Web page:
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Open Journal of Fluid Dynamics, 2013, 3, 44-49

http://dx.doi.org/10.4236/ojfd.2013.32006 Published Online June 2013 (http://www.scirp.org/journal/ojfd)

Study of the Different Factors That Influence Jet Pump


Performance
A. A. Saker, H. Z. Hassan
Public Authority of Applied Education and Training, Kuwait City, Kuwait
Email: alaa_saker@yahoo.com

Received March 14, 2013; revised April 15, 2013; accepted April 22, 2013

Copyright 2013 A. A. Saker, H. Z. Hassan. This is an open access article distributed under the Creative Commons Attribution
License, which permits unrestricted use, distribution, and reproduction in any medium, provided the original work is properly cited.

ABSTRACT
The objective of this work is to study experimentally the characteristics of jet pump. Suction head, driving air pressure
and the percentage of the distance between throat section and nozzle are recorded. The effect of each parameter on the
pump performance is investigated, in order to have a better understanding about the behavior of such pump under vari-
ous conditions. A simple geometry jet pump was designed, developed and tested. The experiments show that we should
be careful in increasing the suction head, and stability must be considered between the suction head and the driving air
mass flow rate. While the effect of increasing Pa will stop at certain maximum of the ratio of the mass flow rate of water
to air (M), that is any increase in Pa will meet no change in M. While increasing S/Dth will leads to decrease in the per-
centage of M because the optimum S/Dth = 0.5 so that at this value we will have the best performance and any other
values for S/Dth the percentage M will decreases, but this effect is not so clear and it could be neglected. The pump per-
formance is not so sensitive with the change of S/Dth after S/Dth = 0.5. Also this information will help improving and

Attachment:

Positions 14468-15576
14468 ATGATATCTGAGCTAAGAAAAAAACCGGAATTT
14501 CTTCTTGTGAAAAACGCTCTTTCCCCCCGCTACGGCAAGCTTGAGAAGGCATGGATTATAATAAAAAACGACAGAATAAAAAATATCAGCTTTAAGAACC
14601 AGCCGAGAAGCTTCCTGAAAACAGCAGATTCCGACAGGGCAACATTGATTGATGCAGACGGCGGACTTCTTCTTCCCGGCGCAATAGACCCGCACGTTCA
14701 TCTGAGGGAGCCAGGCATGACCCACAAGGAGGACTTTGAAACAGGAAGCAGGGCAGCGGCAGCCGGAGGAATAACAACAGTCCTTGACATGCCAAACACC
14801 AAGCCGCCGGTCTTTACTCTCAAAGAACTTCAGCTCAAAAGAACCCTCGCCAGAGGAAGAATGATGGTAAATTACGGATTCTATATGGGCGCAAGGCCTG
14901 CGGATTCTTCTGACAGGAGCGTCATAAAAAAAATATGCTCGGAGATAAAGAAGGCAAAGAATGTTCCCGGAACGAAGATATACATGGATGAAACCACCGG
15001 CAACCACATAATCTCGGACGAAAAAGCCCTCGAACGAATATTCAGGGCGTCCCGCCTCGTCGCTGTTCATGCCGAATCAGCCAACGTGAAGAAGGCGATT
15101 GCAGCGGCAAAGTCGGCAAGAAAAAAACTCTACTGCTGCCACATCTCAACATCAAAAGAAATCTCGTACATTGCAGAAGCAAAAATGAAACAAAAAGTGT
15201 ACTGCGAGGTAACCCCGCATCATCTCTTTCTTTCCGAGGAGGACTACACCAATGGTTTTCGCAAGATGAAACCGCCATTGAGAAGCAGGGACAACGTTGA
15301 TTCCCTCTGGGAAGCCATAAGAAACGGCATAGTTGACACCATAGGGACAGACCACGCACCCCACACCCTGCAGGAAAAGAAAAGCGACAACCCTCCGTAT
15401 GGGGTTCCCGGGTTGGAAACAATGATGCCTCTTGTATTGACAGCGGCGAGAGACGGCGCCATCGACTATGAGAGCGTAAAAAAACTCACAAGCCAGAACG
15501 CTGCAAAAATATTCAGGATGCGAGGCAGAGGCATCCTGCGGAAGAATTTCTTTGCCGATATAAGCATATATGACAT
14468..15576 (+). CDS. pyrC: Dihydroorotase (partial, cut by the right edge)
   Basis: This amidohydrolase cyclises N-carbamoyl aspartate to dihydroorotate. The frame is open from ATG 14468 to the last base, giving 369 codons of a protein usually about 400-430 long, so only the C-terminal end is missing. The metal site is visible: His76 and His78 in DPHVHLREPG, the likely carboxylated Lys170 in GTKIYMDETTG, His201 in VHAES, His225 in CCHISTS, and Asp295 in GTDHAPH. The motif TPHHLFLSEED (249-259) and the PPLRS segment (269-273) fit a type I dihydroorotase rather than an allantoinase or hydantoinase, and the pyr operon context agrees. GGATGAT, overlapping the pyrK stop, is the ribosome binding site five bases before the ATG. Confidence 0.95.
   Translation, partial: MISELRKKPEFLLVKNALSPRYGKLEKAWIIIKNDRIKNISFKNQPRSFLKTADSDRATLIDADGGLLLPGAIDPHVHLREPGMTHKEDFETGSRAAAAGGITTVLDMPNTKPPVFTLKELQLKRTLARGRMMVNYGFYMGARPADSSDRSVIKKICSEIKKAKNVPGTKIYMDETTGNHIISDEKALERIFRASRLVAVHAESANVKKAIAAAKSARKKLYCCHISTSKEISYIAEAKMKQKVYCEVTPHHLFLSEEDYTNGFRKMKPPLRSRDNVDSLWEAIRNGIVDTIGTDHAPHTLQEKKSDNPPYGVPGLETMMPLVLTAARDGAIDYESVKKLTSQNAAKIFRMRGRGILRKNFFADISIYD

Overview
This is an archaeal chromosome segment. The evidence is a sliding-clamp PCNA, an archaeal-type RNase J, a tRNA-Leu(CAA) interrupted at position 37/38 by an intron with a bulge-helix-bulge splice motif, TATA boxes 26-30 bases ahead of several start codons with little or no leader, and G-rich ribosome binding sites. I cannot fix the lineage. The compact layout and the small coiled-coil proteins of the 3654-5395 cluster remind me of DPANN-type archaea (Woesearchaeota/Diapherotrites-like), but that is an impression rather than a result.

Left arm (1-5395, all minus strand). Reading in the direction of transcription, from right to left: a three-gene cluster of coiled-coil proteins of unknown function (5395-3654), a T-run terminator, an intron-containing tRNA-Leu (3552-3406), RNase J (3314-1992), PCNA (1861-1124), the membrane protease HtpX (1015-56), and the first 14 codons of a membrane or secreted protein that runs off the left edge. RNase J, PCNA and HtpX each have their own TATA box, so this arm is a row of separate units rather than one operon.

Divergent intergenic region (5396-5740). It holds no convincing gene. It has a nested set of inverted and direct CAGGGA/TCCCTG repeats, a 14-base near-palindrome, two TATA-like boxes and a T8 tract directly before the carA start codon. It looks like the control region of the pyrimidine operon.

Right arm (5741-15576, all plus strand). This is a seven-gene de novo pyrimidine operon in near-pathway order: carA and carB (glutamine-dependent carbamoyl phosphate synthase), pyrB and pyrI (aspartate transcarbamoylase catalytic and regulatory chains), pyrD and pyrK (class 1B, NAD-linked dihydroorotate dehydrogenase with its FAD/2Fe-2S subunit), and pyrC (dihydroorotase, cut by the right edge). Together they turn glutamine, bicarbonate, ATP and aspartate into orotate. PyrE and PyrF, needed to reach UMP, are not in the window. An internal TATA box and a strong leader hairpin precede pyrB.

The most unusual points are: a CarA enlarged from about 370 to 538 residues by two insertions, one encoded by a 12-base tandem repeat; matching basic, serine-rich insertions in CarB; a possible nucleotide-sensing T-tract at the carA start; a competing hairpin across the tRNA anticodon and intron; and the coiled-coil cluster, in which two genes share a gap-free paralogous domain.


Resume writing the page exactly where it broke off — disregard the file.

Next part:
extending the use of the jet pump in many practical applications.

Keywords: Jet Pump; Nozzle-Throat Interface; Driving Air Pressure

1. Introduction A model for jet pumps is driven under the assumption


that the power and the well fluids are incompressible
The jet pump is a low-pressure high volume flow rate
liquids several times. When either the well or the power
pump. Simplicity of design, absence of any moving parts, fluid contains gas, Lisowski [1] used liquid water as mo-
ability to handle muddy water, reliability, ruggedness, tive and driven fluids. A flow phenomenon that appears
and low cost, more than compensate for the relatively during jet pump operation is investigated. Three designs
poor efficiency of the pump. There has been little com- of motive nozzle: standard, with additional circumferen-
mercial interest in the development of low area jet pumps tial holes and with set of circumferential holes are exami-
because of their characteristically low head rise. The ba- ned on motive nozzle. By modification of motive nozzle
sic components of jet pump are inlet nozzle, throat and it is possible to increase pumping height with almost
diffuser. 45%.
Beside the later mentioned advantages of the jet The same equations driven for incompressible liquids
pumps the applications through industry are too numer- are used with modifying the mass flow rate ratio and the
ous to mention but some of the most common ones are, friction loss coefficient, in order to obtain an acceptable
in power stations jet pump has been considered as an conformity between the theory and observation, we have
auxiliary boost pump in Rankine cycle, in ventilation and to increase the hydraulic loss coefficientup to 30 times
air conditioning, pneumatic or hydraulic conveyance of for the present case study, which is closed-conduits, this
products in power form, coal and cinder transport in level of correction has been determined by means of the
power plants, pumping of slug from shafts bore holes and trial and error method, Jerzy [2].
pits, solid handling eductor is a special type called a hop- Zhu [3] studied the influence of different hydraulic
per eductor, pumping sand from filter beds and sparkler structure on the efficiency, calculation results show that
nozzle which is the simplest type of eductors and steam area ratio determines the suction capacity, throat length
lined eductors used to remove condensate from vessels determines the mixing efficiency, and spray distance
under vacuum. determines the outlet pressure. Most of the papers in the

Copyright 2013 SciRes. OJFD


A. A. SAKER, H. Z. HASSAN 45